Look, it’s Friday, and I need to get something off my chest. Two weeks ago? I ate the first pupusa of my life at the Atwater Village Farmer’s Market and didn’t tell you about it. I’m sorry! Things just got busy and I had to tell you about that toasted almond gelato and how to squeeze a lemon without getting the seeds everywhere. But look, here we are now, and it’s time to make amends. Let me tell you about my pupusa (isn’t that a Missy Elliott lyric?).
Writing my cookbook, I learned a nifty trick from Chef Jonathan Waxman for when you just need a squeeze of lemon. You cut around the lemon like you’re cutting around the core of an apple, leaving the center and creating these flat wedges that squeeze extra easily and produce lots of juice with a minimal amount of seeds. I use that trick all the time, but not when I want to use the juice of a whole lemon. When I want all the juice out of a lemon, like when I’m making a blender salad dressing, I use a technique that makes the job a lot easier, especially if the lemon is full of seeds.
[My friend Dara Bratt, an award-winning filmmaker, kindly offered to write a guest post about her recent trip to Belfast. How could I say no? What follows is an epic story of treacherous bridges, overflowing pints of Guinness and a meal so extraordinary, it had to be consumed twice.]
For my husband’s 40th birthday, I surprised him with a trip to Belfast and the rest of Northern Ireland. His dad, who passed away before I met him, was born there, and Kieran had never been. To execute this mega-surprise, I had the support of his mom, and in Northern Ireland, my cohorts were Kieran’s cousin Judith and his Uncle Peter.
Our two guests at this week’s Clean Plate Club have a lot in common, though–as required by The Clean Plate Club manifesto–one is a food professional, one is not. Our food professional is Noah Galuten, who runs the kitchen at Bludso’s BBQ and hosts a terrific web show on YouTube called “The Food Feeder” (embedded below); he’s also been a food blogger (Man Bites World) and a writer for L.A. Weekly. Our other guest is the hilarious Billy Scafuri who you’ve probably seen in the viral videos he’s made with his comedy troupe The Harvard Sailing Team (I’ll embed “Boys Will Be Girls” below; it’s been viewed over 5 million times!).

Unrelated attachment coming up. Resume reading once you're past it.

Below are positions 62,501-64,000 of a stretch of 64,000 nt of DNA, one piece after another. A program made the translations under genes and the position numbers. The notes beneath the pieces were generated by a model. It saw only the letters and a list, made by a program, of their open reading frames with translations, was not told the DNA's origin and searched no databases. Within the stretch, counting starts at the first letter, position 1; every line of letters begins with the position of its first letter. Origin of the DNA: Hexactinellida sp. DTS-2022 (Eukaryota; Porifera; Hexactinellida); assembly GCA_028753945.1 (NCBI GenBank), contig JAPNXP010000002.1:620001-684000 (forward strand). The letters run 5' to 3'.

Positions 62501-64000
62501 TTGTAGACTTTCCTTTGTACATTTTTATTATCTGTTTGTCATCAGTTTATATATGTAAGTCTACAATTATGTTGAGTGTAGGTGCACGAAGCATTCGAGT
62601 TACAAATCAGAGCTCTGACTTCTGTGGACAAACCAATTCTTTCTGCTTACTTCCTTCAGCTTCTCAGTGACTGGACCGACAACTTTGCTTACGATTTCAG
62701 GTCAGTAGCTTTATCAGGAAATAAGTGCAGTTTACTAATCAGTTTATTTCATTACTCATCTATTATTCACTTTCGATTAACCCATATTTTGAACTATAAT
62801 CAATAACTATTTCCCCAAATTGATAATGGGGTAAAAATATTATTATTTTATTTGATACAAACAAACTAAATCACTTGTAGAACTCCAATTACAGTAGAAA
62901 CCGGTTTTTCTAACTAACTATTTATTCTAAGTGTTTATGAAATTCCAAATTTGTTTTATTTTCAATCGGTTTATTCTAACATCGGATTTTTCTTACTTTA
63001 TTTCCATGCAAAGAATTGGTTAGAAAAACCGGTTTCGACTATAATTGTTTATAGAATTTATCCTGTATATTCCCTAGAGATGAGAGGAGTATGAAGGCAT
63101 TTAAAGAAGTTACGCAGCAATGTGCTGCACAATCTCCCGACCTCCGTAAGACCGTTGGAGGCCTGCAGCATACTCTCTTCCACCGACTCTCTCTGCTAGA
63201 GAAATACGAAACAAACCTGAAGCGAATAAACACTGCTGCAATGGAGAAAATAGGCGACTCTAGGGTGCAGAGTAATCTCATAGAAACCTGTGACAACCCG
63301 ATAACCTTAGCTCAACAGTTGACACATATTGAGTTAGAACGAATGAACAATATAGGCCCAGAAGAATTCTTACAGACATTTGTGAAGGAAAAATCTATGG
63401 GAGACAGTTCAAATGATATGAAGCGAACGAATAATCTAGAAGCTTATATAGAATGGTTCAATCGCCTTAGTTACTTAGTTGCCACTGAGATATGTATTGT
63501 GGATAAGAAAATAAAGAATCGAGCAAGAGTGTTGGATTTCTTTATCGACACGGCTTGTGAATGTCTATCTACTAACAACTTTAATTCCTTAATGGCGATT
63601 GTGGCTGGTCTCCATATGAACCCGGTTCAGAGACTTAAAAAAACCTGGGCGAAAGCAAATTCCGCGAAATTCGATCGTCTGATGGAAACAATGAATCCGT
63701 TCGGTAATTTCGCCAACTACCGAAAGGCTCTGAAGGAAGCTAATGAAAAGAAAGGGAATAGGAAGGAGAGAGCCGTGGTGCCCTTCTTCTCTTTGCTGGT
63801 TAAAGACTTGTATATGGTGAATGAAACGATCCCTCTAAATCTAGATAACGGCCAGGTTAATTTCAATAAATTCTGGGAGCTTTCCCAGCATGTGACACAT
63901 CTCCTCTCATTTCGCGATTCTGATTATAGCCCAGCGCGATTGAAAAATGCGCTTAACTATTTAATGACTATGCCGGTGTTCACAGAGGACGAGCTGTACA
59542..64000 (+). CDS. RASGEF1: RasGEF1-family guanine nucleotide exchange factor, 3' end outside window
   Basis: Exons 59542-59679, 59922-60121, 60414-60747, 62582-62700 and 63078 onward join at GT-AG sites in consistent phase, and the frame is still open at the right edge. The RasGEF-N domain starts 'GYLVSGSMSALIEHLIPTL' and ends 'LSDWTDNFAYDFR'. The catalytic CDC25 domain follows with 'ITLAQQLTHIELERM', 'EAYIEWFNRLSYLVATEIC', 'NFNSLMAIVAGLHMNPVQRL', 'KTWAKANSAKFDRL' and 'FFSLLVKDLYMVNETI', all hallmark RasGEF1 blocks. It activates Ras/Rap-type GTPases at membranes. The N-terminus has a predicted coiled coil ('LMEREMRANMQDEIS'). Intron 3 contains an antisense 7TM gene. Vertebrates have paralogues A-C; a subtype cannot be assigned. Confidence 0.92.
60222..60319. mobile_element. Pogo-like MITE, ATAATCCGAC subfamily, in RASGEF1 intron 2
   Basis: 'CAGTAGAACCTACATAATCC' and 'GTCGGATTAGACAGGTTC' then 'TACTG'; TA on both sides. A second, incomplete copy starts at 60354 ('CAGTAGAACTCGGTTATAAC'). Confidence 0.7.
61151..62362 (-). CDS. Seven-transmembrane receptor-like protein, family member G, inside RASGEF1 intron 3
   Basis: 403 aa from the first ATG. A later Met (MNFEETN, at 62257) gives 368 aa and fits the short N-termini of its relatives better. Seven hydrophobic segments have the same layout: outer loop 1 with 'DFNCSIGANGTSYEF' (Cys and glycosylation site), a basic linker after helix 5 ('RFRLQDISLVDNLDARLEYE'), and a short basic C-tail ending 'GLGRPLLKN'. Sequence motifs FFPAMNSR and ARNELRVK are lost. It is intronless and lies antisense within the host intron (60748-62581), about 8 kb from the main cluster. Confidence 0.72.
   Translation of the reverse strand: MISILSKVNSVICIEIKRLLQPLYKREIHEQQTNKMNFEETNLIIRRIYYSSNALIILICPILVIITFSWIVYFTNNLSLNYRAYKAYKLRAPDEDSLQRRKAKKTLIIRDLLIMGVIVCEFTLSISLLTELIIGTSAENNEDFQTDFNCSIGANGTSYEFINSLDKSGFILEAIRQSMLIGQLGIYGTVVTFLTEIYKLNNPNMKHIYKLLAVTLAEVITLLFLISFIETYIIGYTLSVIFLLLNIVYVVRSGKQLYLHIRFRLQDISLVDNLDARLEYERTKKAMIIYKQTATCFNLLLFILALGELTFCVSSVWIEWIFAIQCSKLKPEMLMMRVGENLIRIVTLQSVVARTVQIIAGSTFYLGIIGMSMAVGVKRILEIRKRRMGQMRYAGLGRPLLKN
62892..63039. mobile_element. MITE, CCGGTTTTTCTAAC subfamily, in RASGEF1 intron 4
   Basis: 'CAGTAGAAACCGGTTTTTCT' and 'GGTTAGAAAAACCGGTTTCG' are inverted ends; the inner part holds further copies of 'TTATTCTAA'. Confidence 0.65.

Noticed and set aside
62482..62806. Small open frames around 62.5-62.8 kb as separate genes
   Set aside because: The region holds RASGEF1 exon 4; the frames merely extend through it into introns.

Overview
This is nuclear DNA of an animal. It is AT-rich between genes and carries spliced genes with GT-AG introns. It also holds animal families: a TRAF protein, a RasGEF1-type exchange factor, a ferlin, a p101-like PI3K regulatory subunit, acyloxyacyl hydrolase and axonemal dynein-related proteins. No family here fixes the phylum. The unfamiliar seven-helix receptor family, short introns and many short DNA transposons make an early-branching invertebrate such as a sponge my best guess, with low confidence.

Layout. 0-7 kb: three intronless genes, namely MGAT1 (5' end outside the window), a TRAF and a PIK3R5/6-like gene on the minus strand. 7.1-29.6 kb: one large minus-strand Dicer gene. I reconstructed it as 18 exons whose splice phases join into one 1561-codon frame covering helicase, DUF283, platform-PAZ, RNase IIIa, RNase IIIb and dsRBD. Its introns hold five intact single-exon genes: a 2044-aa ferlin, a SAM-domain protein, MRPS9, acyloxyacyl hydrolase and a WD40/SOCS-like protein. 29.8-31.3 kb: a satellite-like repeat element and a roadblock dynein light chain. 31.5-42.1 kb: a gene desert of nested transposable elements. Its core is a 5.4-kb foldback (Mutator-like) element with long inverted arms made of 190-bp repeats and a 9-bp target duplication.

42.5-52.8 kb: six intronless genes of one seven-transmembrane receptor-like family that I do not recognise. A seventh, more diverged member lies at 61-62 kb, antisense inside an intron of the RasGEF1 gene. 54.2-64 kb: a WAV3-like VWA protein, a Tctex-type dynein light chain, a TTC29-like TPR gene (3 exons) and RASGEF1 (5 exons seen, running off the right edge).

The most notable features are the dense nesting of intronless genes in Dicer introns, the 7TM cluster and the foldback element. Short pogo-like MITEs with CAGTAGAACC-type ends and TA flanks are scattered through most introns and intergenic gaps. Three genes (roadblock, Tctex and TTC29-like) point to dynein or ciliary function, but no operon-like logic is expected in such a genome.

Last year, an article came out that I immediately bookmarked. It was on AsiaSociety.com and it was written by a man named David Chan who ate at over 6,000 Chinese restaurants in America to determine the best. His list of the 10 Best was notable because all of the restaurants were in California, mostly Los Angeles. As he explained, “More wealthy/professional Chinese settle in the Los Angeles and San Francisco areas, and they demand, and can afford, a higher quality of Chinese food.” #2 on his list was a place called Sea Harbour Seafood Restaurant and last week, I made plans to lunch there with my fellow food bloggers (and former Clean Plate Club guests) Ganda Suthivarakom and Zach Brooks.
I’m pretty flattered/honored to be #11 on First We Feast’s list of the Best Food Bloggers of All Time. Their description of me made me laugh (“Roberts is that kind of annoying eager beaver who keeps knocking at your door and doing a different act, until eventually you’re just like, ‘Goddamn, this guy is talented.'”) I have some quibbles with the list–too many established food writers who happen to blog, not enough genuine food bloggers–but, still, this made my day.
The smartest food bloggers rave about the recipes they post in the first paragraph so you’re positively dying to click ahead and read the rest. Me? I kind of do that, but I also can’t help being a truth-teller. So yesterday, I was honest when I said that I loved the Franny’s Toasted Almond Gelato recipe I made, but I also said it tasted–just very slightly–like snot. Now I’m here to tell you about a rice salad that I made from Staffmeals (quickly becoming one of my most-used cookbooks) that I enjoyed, but not fully, mostly because of how I cooked the rice.
Dorie Greenspan is the master of thrifty vinaigrettes. I’m a big believer in her Mustard Bottle Vinaigrette (where you pour vinegar and oil into an almost empty mustard jar and shake it up), and now I can’t wait to try her Leftover Tomato Vinaigrette (where you take leftover tomato salad and whir it up to make a dressing).